The definition of the taxi industry constitutes the basis for choosing systems and policies for industrial management. In light of the unique features of the taxi industry and China's current national conditions, taxis should be defined as a supplement to the large-capacity public transportation system in meeting the transportation demand of the residents. This definition has two implications. The first implication emphasizes that taxis are uneconomical. Taxis are a means of transportation that stays between the large-capacity transportation systems (such as buses, subways and light rails) and the private means of transportation. In relation to the private means of transportation, the use of taxies is of no exclusive nature. They constitute a means of public transportation and belong to the scope of public transportation. But to the large-capacity transportation systems, taxis involve fairly high use costs and cause fairly greater pressure on resources and environment. As they mainly operate in the urban areas and use a large proportion of urban road resources, they are a convenient but uneconomical means of public transportation. As China accelerates industrialization and urbanization, the problems such as overpopulation, land and road resource scarcity and urban traffic congestions have aggravated. The under-capacity of cities will be a long-standing contradiction. Therefore, developing large-capacity public transportation systems as a priority should be a long-term strategy and accordingly proper restrictions should be imposed on the development of taxis. It is out of this consideration that we believe it improper to simply define taxis as a component of public transportation. Otherwise, such a definition cannot distinguish priorities and can lead to a misunderstanding that taxis should also enjoy government subsidy as the large-capacity public transportation systems do. The second implication emphasizes that taxis are unsubstitutable. On the one hand, before the large-capacity public transportation systems are constructed and improved, taxis in many cities and especially small cities are an important means of transportation and play an important role in meeting the transportation demand of the residents. On the other, even when the large-capacity public transportation systems are well developed, taxis are still a means of public transportation required to meet the special transportation demand of the residents, such as transportation to airports, hospitals and unfamiliar places. Meanwhile, as the large-capacity public transportation systems have limitations in service networks and operating hours, this also provide a space for the existence of taxis. Therefore, while taxis should not be taken as the main means of public transportation, they are unsubstitutable and can serve as a supplement to the large-capacity public transportation systems. For this reason, taxis should be incorporated into the integrated transportation systems and especially those in the urban areas, for overall consideration and proper development.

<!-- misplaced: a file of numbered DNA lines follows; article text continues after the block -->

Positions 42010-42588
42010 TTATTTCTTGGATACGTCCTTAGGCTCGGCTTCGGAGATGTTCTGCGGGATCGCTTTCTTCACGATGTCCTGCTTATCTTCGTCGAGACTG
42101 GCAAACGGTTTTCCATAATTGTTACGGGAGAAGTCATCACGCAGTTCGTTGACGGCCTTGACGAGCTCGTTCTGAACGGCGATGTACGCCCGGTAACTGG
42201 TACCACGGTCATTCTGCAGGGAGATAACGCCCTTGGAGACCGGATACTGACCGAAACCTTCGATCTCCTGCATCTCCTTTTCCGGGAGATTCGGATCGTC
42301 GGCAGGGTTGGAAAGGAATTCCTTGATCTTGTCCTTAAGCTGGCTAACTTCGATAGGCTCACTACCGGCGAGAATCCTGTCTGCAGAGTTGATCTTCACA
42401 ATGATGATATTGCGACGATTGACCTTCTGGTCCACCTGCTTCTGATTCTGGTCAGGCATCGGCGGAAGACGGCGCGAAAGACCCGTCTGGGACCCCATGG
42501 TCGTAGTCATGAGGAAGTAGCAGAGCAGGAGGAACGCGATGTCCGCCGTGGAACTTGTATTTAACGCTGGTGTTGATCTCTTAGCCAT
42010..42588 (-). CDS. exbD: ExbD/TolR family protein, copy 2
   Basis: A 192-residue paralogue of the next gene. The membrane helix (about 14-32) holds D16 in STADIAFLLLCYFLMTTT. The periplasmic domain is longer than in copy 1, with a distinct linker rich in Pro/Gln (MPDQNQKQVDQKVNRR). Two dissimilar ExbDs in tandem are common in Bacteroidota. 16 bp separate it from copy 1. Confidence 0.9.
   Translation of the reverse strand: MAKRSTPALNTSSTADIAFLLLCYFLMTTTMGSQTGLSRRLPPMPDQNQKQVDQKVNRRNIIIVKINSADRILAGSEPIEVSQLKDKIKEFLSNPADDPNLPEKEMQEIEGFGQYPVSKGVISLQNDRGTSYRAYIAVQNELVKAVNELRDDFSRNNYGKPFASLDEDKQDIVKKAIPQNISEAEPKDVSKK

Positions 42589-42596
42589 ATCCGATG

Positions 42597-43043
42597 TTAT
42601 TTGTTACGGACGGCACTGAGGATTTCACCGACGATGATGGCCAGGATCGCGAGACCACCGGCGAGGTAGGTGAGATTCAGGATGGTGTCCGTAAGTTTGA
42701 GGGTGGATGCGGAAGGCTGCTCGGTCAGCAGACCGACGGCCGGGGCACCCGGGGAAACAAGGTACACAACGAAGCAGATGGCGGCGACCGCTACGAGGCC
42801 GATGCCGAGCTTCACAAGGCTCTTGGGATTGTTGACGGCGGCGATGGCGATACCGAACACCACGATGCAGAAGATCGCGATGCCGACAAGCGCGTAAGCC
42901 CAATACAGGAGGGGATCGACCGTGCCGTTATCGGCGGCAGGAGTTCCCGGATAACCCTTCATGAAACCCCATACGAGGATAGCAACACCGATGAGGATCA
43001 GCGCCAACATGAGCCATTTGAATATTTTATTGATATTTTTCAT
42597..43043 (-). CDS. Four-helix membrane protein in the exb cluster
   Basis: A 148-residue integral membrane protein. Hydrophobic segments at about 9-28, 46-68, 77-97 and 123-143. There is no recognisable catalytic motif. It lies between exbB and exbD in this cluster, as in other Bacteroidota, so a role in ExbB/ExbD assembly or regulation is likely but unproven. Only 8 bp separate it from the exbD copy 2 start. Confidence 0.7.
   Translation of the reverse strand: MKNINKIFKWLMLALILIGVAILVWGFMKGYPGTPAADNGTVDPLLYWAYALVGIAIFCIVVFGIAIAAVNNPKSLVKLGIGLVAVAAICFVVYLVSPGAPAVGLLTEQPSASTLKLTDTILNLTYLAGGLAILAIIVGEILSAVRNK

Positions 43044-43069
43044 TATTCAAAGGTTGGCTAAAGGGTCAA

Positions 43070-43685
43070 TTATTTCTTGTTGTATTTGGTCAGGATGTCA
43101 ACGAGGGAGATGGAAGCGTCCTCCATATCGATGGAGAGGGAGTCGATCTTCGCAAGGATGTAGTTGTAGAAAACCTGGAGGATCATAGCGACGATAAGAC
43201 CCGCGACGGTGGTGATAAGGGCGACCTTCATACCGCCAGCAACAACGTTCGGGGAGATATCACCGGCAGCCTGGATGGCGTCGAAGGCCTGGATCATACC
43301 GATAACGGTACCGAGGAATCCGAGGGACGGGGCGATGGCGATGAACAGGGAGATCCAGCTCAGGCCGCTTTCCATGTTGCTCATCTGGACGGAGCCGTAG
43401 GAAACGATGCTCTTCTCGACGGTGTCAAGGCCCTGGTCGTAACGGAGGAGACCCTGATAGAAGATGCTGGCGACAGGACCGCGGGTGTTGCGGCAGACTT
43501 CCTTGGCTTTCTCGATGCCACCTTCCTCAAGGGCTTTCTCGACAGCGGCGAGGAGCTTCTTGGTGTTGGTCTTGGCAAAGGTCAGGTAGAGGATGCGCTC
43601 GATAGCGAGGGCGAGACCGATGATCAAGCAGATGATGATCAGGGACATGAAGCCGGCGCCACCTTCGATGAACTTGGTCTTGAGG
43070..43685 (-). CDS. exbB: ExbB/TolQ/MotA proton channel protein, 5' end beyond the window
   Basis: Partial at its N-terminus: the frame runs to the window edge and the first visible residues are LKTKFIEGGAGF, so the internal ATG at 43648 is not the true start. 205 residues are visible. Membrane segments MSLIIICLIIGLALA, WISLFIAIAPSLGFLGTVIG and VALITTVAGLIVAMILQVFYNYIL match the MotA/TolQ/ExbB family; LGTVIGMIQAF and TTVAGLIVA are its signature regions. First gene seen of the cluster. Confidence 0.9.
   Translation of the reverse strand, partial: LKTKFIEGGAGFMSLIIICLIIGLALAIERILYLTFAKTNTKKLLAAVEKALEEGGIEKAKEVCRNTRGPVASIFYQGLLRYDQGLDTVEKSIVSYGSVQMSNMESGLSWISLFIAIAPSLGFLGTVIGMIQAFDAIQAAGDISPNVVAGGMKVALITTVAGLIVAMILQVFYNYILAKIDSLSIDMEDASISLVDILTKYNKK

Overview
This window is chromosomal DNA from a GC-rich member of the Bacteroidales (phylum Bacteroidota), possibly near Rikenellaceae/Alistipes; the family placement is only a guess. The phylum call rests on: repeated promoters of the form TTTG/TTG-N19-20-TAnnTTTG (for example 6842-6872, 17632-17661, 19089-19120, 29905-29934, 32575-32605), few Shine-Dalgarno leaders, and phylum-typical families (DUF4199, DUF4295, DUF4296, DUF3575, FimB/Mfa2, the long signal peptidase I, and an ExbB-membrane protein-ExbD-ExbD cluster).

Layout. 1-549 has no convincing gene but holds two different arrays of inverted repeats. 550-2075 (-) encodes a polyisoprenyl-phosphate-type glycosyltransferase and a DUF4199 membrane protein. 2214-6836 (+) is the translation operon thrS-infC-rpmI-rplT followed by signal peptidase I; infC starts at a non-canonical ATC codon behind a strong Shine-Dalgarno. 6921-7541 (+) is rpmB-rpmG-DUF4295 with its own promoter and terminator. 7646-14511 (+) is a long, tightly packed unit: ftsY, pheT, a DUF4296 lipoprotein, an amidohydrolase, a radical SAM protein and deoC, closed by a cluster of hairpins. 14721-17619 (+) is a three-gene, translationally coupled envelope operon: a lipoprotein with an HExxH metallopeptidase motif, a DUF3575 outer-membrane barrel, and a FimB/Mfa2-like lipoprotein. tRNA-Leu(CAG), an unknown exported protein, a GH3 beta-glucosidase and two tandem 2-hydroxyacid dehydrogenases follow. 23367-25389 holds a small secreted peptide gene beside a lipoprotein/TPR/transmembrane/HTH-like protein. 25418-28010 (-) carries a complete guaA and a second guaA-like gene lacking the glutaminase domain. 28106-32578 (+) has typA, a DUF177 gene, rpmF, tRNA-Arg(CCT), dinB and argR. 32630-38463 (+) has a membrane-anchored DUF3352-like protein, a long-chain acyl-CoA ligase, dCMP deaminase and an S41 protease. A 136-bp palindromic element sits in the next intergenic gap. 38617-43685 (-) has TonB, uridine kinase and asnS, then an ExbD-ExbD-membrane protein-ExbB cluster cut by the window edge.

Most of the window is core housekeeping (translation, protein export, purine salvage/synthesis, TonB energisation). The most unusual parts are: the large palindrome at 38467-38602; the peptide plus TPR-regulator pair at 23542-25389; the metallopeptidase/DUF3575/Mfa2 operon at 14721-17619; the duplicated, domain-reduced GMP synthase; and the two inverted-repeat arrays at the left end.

II. Regulatory Method for Taxi Industry: Government-Franchised Operation

Regulating the taxi industry through government-franchised operation means the government should not only regulate the fare and quantity of taxis, but also exercise necessary and special regulation over the behaviors of taxi operators. As to what kind of regulatory method the government should employ for the taxi industry, different countries have different experience, different practices and different theoretical views. Both general franchised and special franchised operations are adopted by cities. Many cities even experienced a tortuous process: special franchise -- general franchise -- special franchise. And all methods have their own defects. But in general, most cities both in and outside China employ special franchise. The selection of regulatory method depends not only on the general nature of the taxi industry but also on the environment for the development of this industry.